Retirement: It's Simple Math, Do The Math
Last night I found this article from Marketwatch about low savings leading to delayed retirement or even folks never retiring. They hit on what a mistake it is to count on Social Security for half of your financial needs. The article never defined why it was preoccupied with half of expenses and never said why it was a bad idea, I think there was an implication that SS wouldn't be enough to cover half but I am not sure.
Of the many things left out of the article was how simple it is to know what your Social Security will be provided you can "retire" at a "normal" age. Retire is put in quotes because some sort of active income stream will need to be part of the equation for many people and the word normal was put in quotes because people choose to retire at all sorts of different ages. other folks have their hands forced by circumstance and others never want to retire.
My full retirement amount (FRA) is scheduled to be $2800, the amount I get by waiting until 67. My wife will get half of that when she is 67 (I would be 73), so the total would be $4200. Right now our fixed monthly expenses are $4000. That includes $1350 for the mortgage on the house we live in that should be paid off in four years (I will be 56). No mortgage when I am 67 might drop our fixed monthlies to $2700 in today's dollars. It also includes $800 for health insurance that should drop some once all of the various medicares are figured out and we assess our need for supplemental insurance. There are a couple of things like propane (we have propane here, not natural gas or heating oil) and car insurance that we pay lump sum and we will need to pay property tax and homeowners insurance directly at that time so maybe add $500/mo back in (property tax in Northern AZ is very low)/ Lets just say our all in fixed expenses will be $3500/mo in today's dollars. This means Social Security could cover all of our fixed expenses and our savings would be left over to cover one-off expenses like vet bills, new tires or home repairs as well as any fun we might want to have like taking a trip.
You can just as easily do the same math with your numbers. What is your likely SS payout, what are your expenses likely to be when you retire? Will your mortgage be paid off, will you have car payments, you can construct, even if imperfectly, what your numbers are likely to be.
Is your Social Security less than what your expenses are likely to be? What is the shortfall? Are you planning to cover that shortfall out of savings? Generally a portfolio can payout 4% and still be sustainable (meaning you're very unlikely to run out of money at 4%). So, your monthly shortfall times 12 months, divided by 0.04, that is how much you need at a minimum. If you're short by $1200/mo, you'd need $360,000 to cover the shortfall. Plus then you'd need money for fun, emergencies and one off expenses.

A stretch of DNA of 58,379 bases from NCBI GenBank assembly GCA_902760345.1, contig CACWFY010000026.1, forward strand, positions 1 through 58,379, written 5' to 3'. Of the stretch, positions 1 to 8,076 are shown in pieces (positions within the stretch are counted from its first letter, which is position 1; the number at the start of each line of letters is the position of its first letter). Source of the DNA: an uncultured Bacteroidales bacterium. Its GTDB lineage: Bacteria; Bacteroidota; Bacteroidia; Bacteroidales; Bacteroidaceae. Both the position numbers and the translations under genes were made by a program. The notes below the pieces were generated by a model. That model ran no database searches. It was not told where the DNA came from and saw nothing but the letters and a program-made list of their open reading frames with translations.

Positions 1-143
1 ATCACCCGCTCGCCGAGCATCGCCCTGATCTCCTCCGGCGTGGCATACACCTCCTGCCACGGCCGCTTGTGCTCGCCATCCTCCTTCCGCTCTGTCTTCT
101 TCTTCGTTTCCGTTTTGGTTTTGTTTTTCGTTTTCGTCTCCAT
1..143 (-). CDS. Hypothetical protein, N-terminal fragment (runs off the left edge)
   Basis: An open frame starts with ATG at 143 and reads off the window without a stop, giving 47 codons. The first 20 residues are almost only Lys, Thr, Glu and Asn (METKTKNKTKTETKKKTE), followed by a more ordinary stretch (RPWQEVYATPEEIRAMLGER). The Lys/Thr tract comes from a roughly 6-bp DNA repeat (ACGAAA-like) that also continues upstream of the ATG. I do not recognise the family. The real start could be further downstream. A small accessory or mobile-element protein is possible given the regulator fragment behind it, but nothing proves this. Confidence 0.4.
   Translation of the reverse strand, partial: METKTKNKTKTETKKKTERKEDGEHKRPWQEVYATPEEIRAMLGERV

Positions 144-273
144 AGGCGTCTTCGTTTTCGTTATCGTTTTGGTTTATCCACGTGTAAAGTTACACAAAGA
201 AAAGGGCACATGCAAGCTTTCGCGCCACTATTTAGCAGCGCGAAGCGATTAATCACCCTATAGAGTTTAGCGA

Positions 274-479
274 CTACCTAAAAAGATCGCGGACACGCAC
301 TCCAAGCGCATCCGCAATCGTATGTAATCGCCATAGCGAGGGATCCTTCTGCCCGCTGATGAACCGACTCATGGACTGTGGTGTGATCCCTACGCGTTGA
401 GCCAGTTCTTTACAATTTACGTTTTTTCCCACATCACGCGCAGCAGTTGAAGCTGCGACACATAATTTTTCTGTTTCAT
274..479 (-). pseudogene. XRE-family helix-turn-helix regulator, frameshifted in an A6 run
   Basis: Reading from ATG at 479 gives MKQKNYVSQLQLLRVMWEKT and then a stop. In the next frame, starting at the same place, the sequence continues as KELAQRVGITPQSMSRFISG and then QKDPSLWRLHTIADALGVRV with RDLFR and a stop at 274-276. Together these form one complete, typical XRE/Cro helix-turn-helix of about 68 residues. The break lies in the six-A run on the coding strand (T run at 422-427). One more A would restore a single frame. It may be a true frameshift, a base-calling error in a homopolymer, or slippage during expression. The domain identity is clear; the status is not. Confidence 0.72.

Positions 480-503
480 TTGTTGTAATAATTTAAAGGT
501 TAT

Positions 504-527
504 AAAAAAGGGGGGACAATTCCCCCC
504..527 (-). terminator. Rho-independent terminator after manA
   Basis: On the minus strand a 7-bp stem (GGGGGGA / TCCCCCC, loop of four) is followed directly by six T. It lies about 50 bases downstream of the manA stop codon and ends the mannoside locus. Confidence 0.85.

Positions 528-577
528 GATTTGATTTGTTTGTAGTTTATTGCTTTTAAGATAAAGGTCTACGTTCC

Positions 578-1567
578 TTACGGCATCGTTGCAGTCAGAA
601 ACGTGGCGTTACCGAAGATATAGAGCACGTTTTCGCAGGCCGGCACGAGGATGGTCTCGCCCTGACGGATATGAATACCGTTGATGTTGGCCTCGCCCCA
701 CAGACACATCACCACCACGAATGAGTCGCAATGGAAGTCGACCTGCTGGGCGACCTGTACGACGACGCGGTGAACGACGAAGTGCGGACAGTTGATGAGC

Where we are collectively undersaved or as Marketwatch contends, have no savings, that is where some ingenuity and compromises have to come into play. It would be far better to start figuring out how to solve any issues you might have long before retiring as opposed to waking up on day one of retirement and asking yourself "how am I going to pay my bills?"
If you want to be very conservative in your planning, assume a 23% haircut to your Social Security. One suggested fix is paying only 77% of benefits, starting in the mid 2030's to help with viability. I am not sure how likely this is to happen but like anything else, this is not something you'd want to catch you off guard.
This is the conversation that leads to downsizing your home into something tiny or very small or moving someplace much cheaper whether that is in the US or overseas somewhere. I went to college in San Diego and a lot of my college friends still live in California and we have these conversations all the time on Facebook, many of them are interested in leaving California to move someplace cheaper. Some are interested in Arizona and some are interested in foreign countries. If you look at real estate in Southern California you will see very modest homes on the market for $800,000-$1.2 million. Someone my age (I'm 52) could have bought a modest home in Southern California in the mid 1990's for $300,000-$400,000. Someone in this circumstance walking away with $700,000-$1 million could easily buy a comparable house in Arizona for $400,000, even less in New Mexico and still have a decent retirement fund left over. Here's an article from the Wall Street Journal about east coasters landing in Appalachia after downsizing.
A little less dramatically, this circumstance could easily result in adding $100,000-$200,000 to a modest 401k balance resulting in a adequate retirement fund even if not a robust one.
Anyone in this circumstance is going to have their work cut out for them, all the more so if this is a plan b because plan a didn't work out. You can either take a negative view or be positive, view it as a challenge that you will overcome and that you will feel good about having solved to make a workable retirement.
All of this not to mention some sort of active income that you create for yourself and enjoy doing.